in collaboration


Healthy Together | October 2018

Healthy Together is a quarterly publication focusing on a specific community health issue and the responsive initiatives that are making our region stronger, healthier and more equitable.


Recognizing & Responding to the Need for Nutritional Assistance

Food insecurity, or “the limited or uncertain availability of nutritionally adequate foods,” is considered to be a powerful economic and social indicator of community health, and is associated with chronic health problems including diabetes, heart disease, and mental health issues. So what does food insecurity data tell us about the health of the Western Suburbs, and how are local partners responding to fulfill an ever-growing need for nutritional assistance?


What the Data Tells Us


In Cook County, more than 1 in 10 people (12.6%) experienced food insecurity at some point during the year.
The need for nutritional assistance is high in both Cook and DuPage counties. In 11 of the 27 communities served by the Foundation, more than 50% of all households with children receive SNAP (Supplemental Nutrition Assistance Program). The numbers are particularly high in Summit (Cook County) and Willowbrook (DuPage County). (SNAP is a federal-assistance program that provides low income families with electronic benefit transfers that can be used to purchase food.)

The Community Response

Healthy Harvest Produce Box
Northern Illinois Food Bank is partnering with Community Memorial Foundation and AMITA Hinsdale Hospital Family Medicine Center to provide boxes of fresh produce to food-insecure patients. As part of the pilot program, residents screen patients through a series of questions developed by the USDA; those who identify as food-insecure are offered a Healthy Harvest produce box and are invited to return as needed. The Food Bank anticipates distributing an average of 75 boxes/week, serving 300 CMF residents.
“Patients cry when you tell them what you are offering. They are just so happy to have regular access to food for themselves and their families,” said Julie Thomas, case manager, AMITA Health Hinsdale Family Medicine Residency. One patient noted how easy it is to participate in the program and receive support when it’s needed most. “It gives me hope,” she said. “When I’m at the end of the line, I know there’s that box.”
Mobile Pantry Distribution in the Township of Lyons
Since 2013, The Foundation has partnered with the Township of Lyons to leverage support for 12 mobile food pantries. This year, the Foundation, the Township, and the Greater Chicago Food Depository are partnering to host a total of 15 mobile pantries that will address increased need in the communities of Summit, Lyons, Justice and Hodgkins. On average, residents in these four municipalities experience substantially higher rates of food insecurity than others in suburban Cook County, as measured by household incomes below 185 percent of the federal poverty line.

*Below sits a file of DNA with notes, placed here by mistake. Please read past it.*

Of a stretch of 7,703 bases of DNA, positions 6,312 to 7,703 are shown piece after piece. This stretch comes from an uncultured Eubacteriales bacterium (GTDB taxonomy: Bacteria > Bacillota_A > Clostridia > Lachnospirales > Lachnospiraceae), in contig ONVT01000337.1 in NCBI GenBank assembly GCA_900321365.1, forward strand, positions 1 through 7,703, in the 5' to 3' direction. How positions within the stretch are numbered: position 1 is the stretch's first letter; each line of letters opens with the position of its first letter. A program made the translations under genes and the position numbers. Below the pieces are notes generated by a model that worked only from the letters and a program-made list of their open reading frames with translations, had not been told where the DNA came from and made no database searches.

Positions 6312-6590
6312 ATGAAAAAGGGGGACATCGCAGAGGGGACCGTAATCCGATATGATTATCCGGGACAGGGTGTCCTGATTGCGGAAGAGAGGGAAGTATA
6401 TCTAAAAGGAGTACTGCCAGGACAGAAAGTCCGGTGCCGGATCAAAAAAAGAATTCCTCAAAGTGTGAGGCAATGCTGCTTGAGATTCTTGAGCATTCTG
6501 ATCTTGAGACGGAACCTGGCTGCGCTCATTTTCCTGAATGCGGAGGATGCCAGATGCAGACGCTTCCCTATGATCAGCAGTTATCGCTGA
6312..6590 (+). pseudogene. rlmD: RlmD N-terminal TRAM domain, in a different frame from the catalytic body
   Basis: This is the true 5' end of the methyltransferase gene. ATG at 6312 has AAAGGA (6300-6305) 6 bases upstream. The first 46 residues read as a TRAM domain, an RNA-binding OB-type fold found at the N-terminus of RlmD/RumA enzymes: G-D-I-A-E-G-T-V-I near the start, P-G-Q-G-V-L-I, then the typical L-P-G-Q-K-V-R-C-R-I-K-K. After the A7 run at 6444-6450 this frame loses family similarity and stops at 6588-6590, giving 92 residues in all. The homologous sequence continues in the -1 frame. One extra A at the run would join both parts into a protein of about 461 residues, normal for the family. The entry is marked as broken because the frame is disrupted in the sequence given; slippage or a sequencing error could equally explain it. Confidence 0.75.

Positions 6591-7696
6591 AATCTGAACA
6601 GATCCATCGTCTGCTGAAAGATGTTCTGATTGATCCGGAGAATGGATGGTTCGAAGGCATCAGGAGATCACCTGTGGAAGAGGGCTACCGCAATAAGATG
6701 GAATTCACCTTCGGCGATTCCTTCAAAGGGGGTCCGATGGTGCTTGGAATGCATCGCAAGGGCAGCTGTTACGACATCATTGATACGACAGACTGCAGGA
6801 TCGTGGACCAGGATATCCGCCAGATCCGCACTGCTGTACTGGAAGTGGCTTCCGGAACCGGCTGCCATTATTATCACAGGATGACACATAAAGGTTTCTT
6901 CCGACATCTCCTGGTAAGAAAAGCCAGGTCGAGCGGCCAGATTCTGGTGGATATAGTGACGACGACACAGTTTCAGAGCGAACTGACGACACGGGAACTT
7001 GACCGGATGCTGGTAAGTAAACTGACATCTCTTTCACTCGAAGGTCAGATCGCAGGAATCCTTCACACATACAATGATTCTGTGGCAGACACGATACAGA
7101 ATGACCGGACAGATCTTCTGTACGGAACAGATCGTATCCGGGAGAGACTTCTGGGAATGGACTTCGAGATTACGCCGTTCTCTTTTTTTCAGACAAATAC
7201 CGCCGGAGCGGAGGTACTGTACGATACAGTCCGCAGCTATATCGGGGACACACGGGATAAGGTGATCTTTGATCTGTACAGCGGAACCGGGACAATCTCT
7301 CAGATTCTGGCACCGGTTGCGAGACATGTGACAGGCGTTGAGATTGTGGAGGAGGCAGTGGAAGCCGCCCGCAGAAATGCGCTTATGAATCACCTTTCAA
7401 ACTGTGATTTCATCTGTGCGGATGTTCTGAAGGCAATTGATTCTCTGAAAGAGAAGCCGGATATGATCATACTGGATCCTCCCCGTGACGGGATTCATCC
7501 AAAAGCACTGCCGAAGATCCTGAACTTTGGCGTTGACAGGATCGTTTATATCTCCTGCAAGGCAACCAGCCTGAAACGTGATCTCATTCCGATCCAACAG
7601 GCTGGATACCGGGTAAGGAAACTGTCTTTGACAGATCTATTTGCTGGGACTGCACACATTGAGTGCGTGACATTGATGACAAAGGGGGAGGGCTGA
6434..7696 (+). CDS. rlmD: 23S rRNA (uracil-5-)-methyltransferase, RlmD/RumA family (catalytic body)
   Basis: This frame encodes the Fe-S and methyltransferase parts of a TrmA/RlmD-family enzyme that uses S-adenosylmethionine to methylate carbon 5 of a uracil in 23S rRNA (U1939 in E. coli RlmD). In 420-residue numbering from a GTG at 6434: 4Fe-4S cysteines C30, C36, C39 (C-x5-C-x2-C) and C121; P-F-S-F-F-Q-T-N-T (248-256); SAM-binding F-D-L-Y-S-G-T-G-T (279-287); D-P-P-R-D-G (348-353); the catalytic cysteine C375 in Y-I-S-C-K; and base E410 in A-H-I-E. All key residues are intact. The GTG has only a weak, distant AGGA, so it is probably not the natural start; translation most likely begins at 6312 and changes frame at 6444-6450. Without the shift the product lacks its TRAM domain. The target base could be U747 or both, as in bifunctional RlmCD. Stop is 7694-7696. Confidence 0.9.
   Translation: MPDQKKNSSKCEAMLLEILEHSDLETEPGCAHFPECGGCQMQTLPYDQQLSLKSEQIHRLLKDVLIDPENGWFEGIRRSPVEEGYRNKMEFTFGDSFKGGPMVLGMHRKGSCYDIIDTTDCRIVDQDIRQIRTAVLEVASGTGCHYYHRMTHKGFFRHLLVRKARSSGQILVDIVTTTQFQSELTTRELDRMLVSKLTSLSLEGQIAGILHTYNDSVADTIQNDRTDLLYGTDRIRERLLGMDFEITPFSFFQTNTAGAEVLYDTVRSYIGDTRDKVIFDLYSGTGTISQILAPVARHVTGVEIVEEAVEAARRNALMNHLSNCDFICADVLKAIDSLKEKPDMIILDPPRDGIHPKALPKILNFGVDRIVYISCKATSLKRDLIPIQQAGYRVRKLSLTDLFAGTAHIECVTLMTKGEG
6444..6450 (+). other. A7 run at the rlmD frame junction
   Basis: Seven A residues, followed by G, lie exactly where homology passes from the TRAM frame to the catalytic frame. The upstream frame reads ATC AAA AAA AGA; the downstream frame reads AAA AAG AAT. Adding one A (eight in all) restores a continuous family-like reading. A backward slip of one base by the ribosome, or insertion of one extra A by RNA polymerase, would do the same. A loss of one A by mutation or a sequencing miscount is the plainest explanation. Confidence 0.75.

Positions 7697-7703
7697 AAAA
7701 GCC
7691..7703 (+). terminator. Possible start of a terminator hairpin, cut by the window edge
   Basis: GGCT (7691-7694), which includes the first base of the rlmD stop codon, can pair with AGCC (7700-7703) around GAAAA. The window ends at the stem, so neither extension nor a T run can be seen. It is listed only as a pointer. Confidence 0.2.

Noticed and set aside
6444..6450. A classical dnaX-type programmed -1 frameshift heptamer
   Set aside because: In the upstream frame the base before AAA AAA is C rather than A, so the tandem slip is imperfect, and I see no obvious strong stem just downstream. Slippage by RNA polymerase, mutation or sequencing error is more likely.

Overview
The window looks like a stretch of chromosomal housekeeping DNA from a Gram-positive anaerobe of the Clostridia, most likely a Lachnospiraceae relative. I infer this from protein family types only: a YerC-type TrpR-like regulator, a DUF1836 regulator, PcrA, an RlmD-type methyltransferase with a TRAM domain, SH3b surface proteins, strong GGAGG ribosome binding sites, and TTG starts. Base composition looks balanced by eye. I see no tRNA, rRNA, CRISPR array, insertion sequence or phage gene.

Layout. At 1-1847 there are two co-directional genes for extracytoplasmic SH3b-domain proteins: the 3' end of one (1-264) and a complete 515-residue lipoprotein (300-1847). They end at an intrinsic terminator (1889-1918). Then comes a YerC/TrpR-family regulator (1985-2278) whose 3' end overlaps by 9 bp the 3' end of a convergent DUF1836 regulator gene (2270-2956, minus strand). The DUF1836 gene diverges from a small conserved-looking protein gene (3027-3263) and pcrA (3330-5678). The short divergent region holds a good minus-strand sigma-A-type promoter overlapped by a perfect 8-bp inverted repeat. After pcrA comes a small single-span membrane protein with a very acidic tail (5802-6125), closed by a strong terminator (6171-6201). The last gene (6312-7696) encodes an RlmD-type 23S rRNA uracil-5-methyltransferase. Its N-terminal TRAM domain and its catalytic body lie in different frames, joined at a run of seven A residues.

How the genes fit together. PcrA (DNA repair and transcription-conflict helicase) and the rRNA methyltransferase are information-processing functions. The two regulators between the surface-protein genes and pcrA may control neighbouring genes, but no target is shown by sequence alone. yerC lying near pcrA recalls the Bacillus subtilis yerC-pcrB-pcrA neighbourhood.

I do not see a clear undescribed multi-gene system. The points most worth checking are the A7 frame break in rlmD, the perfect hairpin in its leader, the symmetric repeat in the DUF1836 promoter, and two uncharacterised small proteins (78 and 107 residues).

Community Mobile Pantry
Hunger continues to be a challenge in many households, especially in Willowbrook Corner, an area identified through PRAN (Proximity to Resources and Need) mapping as one of the highest areas of need in DuPage County. Facilitated in partnership with West Suburban Community Pantry and Northern Illinois Food Bank, this mobile pantry serves 600 local residents at each of the 12 distribution events.
School-Based Pantry Expansion at Anne M. Jeans Elementary School
The school-based pantry at Anne M. Jeans Elementary School was first opened in 2016, and is one of only three school-based pantries in Illinois. The pantry serves Willowbrook and surrounding communities, where roughly half of all households with children receive SNAP assistance. In the past, the pantry has only been open to families enrolled in Burr Ridge Community Consolidated School District 180, but with the recent completion of the school’s new community center, the pantry has expanded 50% and will now be open to the public. HCS Family Services anticipates serving 1,200 families with the Foundation’s recent grant in support of the program.
People’s Resource Center Southeast
People’s Resource Center operates one of the highest-volume food pantries in DuPage County, distributing over 700,000 pounds of food from their Westmont facility. On average, the PRC-SE food pantry serves over 960 households every month, and families receive approximately $140 worth of food per visit.
St. Blase Center in Summit
Since 2000, Community Memorial Foundation has supported St. Blase Center with traditional housing and basic needs services. Despite the fact that nearly 70% of  households with children living in Summit receive SNAP assistance, there are no other permanent food pantries located in Summit. Our most recent grant will support the growing need for three of the Center’s programs: a weekly Evening Supper Program for the hungry and/or homeless; an emergency assistance food pantry; and a distribution site for the Commodity Supplemental Food Program for seniors, mothers and children.

Together, these community initiatives have a major impact on addressing basic needs and the social determinants of health. We invite you to visit the Foundation’s data dashboard to learn more about food insecurity in our region, and review promising practices and funding opportunities related to various health indicators.
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